Thanksgiving can be a high-stress holiday, when your to-do list and the time you have to do it don’t match up. When you are pressed for time, everything from the demands of proper food handling to the increase in travel activity can lead to more risk of Thanksgiving mishaps. Steer clear of the following Thanksgiving fails with these tips.
1. Be Prepared for Food Prep
You thought your aunt’s weird casserole would be your biggest obstacle to avoid, but, in reality, food prep is the first of many potential Thanksgiving food fails to avoid. Sharp knives and peelers can cause some nasty cuts and dull ones can lead to even more serious injuries.
Avoid the Thanksgiving Fail: Did you know sharper tools are actually safer? It’s true. Sawing at a squash with a dull knife only increases your chances of a mishap. If you do nick a finger or puncture your hand, apply direct pressure until the bleeding stops. Clean the area with warm water and soap, then apply an antibiotic ointment under a sterile bandage. If the cut is especially deep or won’t stop bleeding, see a doctor.
2. Keep Your Area Clean
Improperly prepared food can lead to food poisoning, and it’s no surprise that a holiday with so much emphasis on food can lead to an uptick in cases. Clean your kitchen workspace and cutting boards after preparing each dish, and have a plan for the order in which dishes will be prepared so cold ingredients are not left at room temperature for long periods of time. Follow these Thanksgiving cooking safety tips to make sure you cook the turkey all the way through.
Avoid the Thanksgiving Fail: A meat thermometer is an inexpensive way to help prevent Thanksgiving fails caused by food poisoning. Simply check your turkey frequently as it roasts to ensure it reaches an internal temperature of 165 degrees. Another way to prevent an undercooked bird is to roast it in the oven, which, according to the Mayo Clinic, is your safest option. Grilling and deep-frying are frowned upon, mostly because these methods increase the likelihood of the outside of the turkey being cooked, but the inside not reaching a safe temperature. Plus, grilling and deep-frying lead to far more accidental fires than using the oven.
3. Decrease the Risk of Fire
When you combine cooking multiple dishes on a tight schedule, a hot stove and the possibility of foods being left unattended, you increase the risk of a kitchen fire. Especially when family and friends are visiting your home, and there will be extra traffic in the house. Make sure you know where the kids are and that they know the kitchen is off limits — stoves and small children do not mix! Same goes if you are using a grill or deep-fryer outside. Pick a cooking area away from home structures and overhangs and make sure the kids know the area is off limits.
Avoid the Thanksgiving Fail: Follow smart fire safety practices in your home, including having a fire extinguisher on hand as well as a working smoke detector. Practice basic caution by not leaving cooking food unattended, be mindful of the extra appliance cords near the stove, and make sure potholders and other flammable objects are at least 3 feet away from burners. If you or a family member suffer a burn, hold the burned skin under cool (not cold) running water, or immerse in cool water until the pain subsides, then cover with a sterile, non-adhesive cloth or bandage. (The old wives’ tale about applying butter? Save it for the rolls.) Of course, if the burn is more severe (large blisters, or if the burn penetrates deeply), see a doctor immediately.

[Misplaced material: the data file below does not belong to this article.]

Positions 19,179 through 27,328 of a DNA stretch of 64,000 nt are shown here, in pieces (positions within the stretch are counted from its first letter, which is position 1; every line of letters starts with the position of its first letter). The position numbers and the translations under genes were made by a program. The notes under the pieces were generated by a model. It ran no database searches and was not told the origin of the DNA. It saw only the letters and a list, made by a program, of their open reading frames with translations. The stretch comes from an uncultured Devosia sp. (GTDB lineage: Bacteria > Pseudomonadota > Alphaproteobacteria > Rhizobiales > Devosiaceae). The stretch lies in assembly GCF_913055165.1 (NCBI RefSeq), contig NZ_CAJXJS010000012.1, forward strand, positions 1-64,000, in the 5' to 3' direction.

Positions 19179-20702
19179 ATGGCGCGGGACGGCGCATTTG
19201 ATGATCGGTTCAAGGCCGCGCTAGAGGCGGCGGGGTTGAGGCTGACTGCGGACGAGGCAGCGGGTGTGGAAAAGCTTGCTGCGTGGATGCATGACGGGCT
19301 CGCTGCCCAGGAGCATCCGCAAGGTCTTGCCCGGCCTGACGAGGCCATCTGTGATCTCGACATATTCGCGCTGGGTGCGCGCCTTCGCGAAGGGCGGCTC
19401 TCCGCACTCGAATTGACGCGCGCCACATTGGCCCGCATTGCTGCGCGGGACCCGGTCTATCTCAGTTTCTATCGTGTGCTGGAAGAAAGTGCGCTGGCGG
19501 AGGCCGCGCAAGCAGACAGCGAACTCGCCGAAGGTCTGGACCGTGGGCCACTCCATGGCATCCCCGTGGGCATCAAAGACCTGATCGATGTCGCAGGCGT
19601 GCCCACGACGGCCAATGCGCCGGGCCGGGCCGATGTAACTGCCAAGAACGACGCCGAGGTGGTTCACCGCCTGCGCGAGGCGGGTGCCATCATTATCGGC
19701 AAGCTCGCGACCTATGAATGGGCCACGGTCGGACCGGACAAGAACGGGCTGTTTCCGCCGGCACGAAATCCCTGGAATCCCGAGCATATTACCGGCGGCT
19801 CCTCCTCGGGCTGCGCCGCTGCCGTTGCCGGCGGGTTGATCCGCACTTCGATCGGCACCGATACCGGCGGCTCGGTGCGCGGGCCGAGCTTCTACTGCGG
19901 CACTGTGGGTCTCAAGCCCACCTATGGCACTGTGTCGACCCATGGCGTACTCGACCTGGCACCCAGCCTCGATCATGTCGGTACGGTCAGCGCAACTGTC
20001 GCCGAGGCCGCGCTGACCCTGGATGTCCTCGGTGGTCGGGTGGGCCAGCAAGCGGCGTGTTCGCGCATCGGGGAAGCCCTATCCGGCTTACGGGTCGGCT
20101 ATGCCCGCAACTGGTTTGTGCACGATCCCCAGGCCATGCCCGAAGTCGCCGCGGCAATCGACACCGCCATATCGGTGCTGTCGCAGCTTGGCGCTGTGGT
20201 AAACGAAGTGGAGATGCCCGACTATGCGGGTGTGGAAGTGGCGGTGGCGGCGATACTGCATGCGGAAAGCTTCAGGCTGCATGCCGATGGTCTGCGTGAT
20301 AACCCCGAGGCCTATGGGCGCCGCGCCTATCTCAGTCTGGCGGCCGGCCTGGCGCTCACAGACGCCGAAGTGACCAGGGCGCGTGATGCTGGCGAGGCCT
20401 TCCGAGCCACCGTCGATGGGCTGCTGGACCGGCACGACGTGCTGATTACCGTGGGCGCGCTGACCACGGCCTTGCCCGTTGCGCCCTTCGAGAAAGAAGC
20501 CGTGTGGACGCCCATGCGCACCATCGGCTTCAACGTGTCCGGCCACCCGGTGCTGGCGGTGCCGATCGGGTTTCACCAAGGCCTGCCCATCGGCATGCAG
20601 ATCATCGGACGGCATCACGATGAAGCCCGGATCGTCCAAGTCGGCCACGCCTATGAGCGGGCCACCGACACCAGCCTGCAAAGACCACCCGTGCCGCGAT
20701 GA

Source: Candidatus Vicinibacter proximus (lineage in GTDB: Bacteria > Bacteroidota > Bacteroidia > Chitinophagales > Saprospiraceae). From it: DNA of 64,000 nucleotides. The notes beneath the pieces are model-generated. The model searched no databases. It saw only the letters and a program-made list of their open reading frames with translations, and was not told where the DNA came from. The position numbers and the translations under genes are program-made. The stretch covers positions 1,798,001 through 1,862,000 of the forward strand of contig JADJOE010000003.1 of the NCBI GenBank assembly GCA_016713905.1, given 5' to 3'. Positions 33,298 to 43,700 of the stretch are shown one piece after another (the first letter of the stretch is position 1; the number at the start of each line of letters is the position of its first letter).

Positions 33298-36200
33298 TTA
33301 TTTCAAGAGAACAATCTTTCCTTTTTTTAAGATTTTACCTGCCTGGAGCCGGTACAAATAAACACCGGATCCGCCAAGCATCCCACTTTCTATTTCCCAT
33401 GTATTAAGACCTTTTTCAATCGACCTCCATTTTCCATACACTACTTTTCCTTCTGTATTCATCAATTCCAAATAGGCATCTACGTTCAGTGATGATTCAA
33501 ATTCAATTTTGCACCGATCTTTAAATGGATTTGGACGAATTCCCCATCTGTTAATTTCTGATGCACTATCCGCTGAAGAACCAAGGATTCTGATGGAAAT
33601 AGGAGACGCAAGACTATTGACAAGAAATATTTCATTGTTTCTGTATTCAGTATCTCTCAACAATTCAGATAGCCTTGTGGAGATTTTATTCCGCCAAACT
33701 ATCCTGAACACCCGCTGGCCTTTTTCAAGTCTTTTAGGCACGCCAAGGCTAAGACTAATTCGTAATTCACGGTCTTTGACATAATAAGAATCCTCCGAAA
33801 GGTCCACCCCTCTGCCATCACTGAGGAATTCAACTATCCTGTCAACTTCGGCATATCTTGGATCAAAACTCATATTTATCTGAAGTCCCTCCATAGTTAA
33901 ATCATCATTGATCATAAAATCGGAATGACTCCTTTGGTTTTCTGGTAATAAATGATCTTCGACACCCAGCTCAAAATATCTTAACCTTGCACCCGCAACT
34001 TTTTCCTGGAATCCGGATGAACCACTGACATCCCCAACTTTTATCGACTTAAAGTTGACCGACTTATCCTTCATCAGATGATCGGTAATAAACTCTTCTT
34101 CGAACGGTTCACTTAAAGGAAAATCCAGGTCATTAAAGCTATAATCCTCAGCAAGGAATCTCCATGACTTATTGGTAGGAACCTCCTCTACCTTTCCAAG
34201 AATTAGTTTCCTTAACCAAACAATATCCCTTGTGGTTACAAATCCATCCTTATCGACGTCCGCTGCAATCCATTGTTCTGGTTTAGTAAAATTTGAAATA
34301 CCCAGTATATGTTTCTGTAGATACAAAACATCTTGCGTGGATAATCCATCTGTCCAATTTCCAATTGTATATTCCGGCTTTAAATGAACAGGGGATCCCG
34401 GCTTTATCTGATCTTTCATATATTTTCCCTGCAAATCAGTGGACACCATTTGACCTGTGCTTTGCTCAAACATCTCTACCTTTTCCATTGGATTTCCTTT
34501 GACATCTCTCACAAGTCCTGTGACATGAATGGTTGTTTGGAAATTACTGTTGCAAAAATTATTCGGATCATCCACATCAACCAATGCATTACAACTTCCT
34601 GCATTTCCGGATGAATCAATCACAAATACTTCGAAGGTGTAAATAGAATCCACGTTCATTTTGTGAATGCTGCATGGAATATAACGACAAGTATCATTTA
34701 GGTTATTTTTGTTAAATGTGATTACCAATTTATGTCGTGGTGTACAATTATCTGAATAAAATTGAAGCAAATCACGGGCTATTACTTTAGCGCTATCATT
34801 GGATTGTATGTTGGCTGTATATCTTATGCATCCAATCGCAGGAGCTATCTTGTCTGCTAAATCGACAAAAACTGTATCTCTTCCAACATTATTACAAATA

4. Drive Safely
Surprisingly, New Year’s Eve doesn’t take the prize for most auto accidents in the United States — Thanksgiving does. According to the U.S. Department of Transportation, almost 90% of travelers go over the river and through the woods during Thanksgiving weekend. That’s a lot of people on the road — 50% more than usual.
Avoid the Thanksgiving Fail: Check your forecast and prepare accordingly if road conditions have a chance of deteriorating. Give yourself plenty of time to get to your destination. And whatever you do, do not drink and drive. It can be tempting to have that extra glass of wine at dinner, but it’s not worth risking a drunk-driving incident; drunk-driving incidents spike over Thanksgiving. Finally, take an extra second and put on your seatbelt — always.
5. Locks and Lights
If you and your family are traveling for Thanksgiving, plan ahead to protect your empty home. Robberies tend to spike over holidays, and these few simple security steps can ensure your home and its contents are just as you left them.
Avoid the Thanksgiving Fail: Prepare your home for vacation by making sure doors and windows are locked, and consider using a timer for a few interior lights and front and back porch lights to make it seem like someone is home. Place your mail and paper services on hold and, if you have a trustworthy neighbor, let them know to keep an eye on the place while you’re gone. And please don’t post your vacation plans on social media; you never know who’s really seeing your posts.
Most importantly, remember the things that matter. An extra ounce of caution can go a long way toward making sure your Thanksgiving is the safe, relaxing holiday it’s meant to be.
Keep Your Future Failsafe
For a little extra help protecting the things that matter, talk to your Farm Bureau agent today. They can help. (But not with your aunt’s casserole. You’re on your own with that one.)